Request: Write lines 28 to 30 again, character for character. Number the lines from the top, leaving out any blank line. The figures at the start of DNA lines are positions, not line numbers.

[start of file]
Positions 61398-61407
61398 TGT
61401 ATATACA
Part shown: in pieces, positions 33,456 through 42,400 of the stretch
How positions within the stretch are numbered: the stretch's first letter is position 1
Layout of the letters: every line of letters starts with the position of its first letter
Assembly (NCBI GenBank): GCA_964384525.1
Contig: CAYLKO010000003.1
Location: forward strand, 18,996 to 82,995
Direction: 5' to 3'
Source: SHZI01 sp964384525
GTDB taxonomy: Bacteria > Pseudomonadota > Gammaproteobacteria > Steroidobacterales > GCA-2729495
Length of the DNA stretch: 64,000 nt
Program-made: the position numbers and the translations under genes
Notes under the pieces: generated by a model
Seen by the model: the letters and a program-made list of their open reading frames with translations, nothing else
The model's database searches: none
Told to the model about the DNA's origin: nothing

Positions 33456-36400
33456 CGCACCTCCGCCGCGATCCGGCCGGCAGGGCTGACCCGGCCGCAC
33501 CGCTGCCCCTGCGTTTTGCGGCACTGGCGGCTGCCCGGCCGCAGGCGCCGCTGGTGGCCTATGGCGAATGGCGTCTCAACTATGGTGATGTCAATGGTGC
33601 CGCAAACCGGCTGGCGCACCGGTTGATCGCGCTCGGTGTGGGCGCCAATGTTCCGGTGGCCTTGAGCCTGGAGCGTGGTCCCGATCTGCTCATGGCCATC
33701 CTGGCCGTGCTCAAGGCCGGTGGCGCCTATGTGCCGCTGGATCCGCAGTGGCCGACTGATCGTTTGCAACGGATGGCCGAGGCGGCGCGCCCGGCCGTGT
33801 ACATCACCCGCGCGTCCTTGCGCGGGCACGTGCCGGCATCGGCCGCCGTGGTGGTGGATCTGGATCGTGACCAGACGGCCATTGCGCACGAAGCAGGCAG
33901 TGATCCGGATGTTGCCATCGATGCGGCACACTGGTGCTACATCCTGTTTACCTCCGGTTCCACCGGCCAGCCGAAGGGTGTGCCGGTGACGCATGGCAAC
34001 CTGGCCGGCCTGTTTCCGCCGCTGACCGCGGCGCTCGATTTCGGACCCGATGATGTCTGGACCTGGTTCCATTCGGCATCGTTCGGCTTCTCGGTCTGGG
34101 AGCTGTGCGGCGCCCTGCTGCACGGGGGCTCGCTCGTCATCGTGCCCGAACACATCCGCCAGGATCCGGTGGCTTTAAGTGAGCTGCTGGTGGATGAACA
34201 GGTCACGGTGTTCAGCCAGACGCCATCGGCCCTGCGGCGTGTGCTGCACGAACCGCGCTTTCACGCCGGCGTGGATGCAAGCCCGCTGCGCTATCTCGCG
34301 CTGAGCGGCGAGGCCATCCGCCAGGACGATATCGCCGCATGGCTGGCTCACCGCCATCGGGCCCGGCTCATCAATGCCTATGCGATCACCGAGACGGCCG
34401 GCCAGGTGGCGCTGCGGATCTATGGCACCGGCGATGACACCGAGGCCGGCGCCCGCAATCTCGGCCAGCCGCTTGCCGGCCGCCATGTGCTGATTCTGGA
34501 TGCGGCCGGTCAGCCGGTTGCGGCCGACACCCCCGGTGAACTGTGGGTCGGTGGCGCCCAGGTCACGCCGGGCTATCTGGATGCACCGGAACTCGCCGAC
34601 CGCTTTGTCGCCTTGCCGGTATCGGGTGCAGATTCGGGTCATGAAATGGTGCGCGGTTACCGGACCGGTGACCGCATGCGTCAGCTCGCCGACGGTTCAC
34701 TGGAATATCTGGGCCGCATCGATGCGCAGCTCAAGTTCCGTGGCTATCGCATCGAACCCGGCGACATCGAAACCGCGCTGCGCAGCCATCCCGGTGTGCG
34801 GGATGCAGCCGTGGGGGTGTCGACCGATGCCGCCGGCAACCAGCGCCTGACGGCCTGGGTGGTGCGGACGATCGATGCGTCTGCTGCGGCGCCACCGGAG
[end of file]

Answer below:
34201 GGTCACGGTGTTCAGCCAGACGCCATCGGCCCTGCGGCGTGTGCTGCACGAACCGCGCTTTCACGCCGGCGTGGATGCAAGCCCGCTGCGCTATCTCGCG
34301 CTGAGCGGCGAGGCCATCCGCCAGGACGATATCGCCGCATGGCTGGCTCACCGCCATCGGGCCCGGCTCATCAATGCCTATGCGATCACCGAGACGGCCG
34401 GCCAGGTGGCGCTGCGGATCTATGGCACCGGCGATGACACCGAGGCCGGCGCCCGCAATCTCGGCCAGCCGCTTGCCGGCCGCCATGTGCTGATTCTGGA